Filipina High School Student Discovered ‘Aratiles’ Fruit As Potential Cure For Diabetes, Wins Intel International Science And Engineering Fair (ISEF) In Phoenix, Arizona, USA


by Erin Elizabeth, Health Nut News:

Science fairs can be a pain to many teenagers who may struggle to select or follow through on a project. But this was not the case for 16-year-old Maria Isabel Layson of Iloilo National High School, located in the Western Visayas region of the Philippines. Layson, a student already taking accelerated science classes, dominated the 2019 National Science and Technology Fair (NSTF) and attended the 2019 Intel International Science and Engineering Fair (ISEF) with her project on the Aratiles fruit. (1)


Science Fair On The World Stage

The NSTF is the Philippine’s largest pre-college science competition held by the country’s department of education. Winners at this competition, usually held in the winter months, create the Philippine delegation of the springtime ISEF. Additionally, the NSTF supplies winners with funds, visa fees, and travel expenses to attend the ISEF. With the goal of advancing science, technology, engineering, and mathematics (STEM) since 1992, the NSTF has launched almost a hundred young and successful Pilipino scientists onto the global scientific stage. (2)

The ISEF, which is to be held in California in 2020, is the world’s premier science fair. Of the millions of students across the globe that complete a science fair project, only 1,800 students are selected to represent their home countries at ISEF. Competing at ISEF can be a huge financial lift for students too, with nearly $5 million dollars in awards and prizes up for grabs. To learn more about ISEF, check out the critically acclaimed movies, Inventing Tomorrow and Science Fair, that reveal what it takes to get to this competition level. (3)


Aratiles Fruit Steals The Show

Winning at the NSTF, Maria Isabel Layson came to the ISEF in May 2019 with twelve other Philippine representatives. (4) She appeared to do well at the ISEF too, but was not a top prize winner. (5) Layson’s project focused on the local Aratiles fruit and the potential for this fruit to cure diabetes. Layson said she was motivated to pursue this project due to the high prevalence of diabetes in both the Philippines and abroad. Chronic illness and death related to diabetes is no doubt a rising health problem internationally.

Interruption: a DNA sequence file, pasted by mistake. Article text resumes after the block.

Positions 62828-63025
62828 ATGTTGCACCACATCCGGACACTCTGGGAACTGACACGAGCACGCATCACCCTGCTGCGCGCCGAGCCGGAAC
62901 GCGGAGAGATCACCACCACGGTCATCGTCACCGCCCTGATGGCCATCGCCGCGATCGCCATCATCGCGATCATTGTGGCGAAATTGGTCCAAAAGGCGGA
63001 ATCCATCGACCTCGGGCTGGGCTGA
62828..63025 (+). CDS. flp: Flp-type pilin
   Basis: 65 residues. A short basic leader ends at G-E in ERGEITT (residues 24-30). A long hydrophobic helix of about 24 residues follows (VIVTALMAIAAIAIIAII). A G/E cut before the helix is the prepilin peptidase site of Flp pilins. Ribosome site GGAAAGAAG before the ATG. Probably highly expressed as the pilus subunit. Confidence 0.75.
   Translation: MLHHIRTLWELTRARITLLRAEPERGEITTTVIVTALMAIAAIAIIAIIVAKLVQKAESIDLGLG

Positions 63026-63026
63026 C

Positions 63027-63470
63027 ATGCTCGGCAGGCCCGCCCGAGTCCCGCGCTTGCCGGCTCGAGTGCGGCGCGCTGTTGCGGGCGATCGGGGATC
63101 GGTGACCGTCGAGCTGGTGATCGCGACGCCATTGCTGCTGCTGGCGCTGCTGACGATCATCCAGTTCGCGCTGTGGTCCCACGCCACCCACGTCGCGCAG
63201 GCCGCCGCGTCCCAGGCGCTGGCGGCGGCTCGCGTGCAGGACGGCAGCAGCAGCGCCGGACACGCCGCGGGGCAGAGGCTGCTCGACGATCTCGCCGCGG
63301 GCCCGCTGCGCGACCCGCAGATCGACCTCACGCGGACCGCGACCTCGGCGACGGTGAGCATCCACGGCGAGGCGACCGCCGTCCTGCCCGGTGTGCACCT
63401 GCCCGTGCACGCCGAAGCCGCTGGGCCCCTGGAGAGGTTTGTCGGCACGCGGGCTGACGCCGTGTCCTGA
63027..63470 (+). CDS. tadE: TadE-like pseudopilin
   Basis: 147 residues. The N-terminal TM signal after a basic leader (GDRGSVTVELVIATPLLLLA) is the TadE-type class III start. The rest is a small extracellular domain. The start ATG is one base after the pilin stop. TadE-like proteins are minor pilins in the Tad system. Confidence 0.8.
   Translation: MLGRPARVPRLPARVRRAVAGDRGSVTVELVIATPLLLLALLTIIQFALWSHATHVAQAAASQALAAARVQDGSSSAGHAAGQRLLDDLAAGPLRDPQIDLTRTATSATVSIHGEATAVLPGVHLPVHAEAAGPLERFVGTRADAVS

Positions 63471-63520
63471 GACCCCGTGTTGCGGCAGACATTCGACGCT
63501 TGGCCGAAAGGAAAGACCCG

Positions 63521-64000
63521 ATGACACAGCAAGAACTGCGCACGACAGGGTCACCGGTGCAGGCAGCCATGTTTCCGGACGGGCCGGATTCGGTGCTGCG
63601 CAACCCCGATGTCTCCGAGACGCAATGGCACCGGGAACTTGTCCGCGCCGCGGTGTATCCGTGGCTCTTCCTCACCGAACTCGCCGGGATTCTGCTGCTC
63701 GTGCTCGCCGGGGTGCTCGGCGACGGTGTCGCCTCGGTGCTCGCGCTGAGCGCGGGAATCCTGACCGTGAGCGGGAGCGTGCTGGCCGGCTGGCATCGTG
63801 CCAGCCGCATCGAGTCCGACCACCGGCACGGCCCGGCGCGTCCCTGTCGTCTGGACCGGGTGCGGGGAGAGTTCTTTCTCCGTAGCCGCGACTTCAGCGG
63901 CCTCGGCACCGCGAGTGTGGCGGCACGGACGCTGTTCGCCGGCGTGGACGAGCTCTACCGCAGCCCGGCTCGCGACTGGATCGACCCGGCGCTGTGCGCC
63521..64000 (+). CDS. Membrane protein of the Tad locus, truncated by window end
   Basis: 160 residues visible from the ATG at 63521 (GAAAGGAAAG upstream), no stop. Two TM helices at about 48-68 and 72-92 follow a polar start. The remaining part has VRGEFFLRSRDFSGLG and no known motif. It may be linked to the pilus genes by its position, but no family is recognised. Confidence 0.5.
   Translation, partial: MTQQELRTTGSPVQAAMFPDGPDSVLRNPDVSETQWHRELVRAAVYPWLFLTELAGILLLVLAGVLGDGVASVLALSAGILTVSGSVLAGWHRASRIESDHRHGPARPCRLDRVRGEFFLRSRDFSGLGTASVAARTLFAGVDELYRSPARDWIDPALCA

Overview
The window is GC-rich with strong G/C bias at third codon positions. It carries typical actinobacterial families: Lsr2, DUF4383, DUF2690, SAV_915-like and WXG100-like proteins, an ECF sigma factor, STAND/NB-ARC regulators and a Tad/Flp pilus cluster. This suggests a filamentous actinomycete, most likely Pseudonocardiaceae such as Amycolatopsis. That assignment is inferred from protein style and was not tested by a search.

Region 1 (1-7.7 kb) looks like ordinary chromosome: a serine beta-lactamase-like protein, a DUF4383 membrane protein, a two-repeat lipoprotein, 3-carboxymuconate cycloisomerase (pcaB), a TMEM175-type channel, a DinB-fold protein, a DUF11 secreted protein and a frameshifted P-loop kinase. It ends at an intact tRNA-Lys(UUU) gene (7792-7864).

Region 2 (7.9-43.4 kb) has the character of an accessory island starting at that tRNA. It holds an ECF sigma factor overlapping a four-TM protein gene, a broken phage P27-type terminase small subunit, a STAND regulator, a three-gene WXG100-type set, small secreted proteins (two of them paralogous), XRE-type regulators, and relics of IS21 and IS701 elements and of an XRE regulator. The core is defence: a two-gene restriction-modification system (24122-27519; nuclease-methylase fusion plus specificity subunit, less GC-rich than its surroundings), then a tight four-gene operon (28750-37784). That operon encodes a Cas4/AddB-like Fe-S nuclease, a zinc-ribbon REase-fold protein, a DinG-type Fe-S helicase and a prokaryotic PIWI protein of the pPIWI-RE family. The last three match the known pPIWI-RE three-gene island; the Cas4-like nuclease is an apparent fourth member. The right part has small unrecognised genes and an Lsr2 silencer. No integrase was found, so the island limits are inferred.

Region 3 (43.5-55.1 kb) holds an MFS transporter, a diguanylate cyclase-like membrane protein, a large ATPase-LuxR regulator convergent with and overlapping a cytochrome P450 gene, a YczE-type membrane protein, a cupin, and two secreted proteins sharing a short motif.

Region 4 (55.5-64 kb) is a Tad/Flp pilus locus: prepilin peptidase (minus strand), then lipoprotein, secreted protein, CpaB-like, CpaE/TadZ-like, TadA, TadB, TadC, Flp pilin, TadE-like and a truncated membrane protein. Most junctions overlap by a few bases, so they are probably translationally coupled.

The Aratiles fruit is available in many other countries and may be referred to as the Jamaican cherry, Panama berry, Singapore cherry, bolaina yamanaza, cacaniqua, capulín blanco, nigua, manchanitas, and memiso. Ultimately, her study concluded that all of the plant parts of the Aratiles fruit contain anti-oxidants and anti-diabetic properties. Potentially, the correct form and application of this fruit could reduce diabetic concerns for the human race. (1)


What’s Next?

Maria’s project went viral in the summer and fall of 2019, a lifetime accomplishment for many scientists. The next stages of testing for her project are unclear, but many are excited at the possibility of reducing symptoms and onset of diabetes with the Aratiles fruit. Online forums are attracting plenty of ideas and comments from spectators, who would like to see this idea come to ‘fruition’. Hopefully, the young scientist is able to take some time for herself again and still be a teenager – despite all the enthusiasm and demand for her work. (4)

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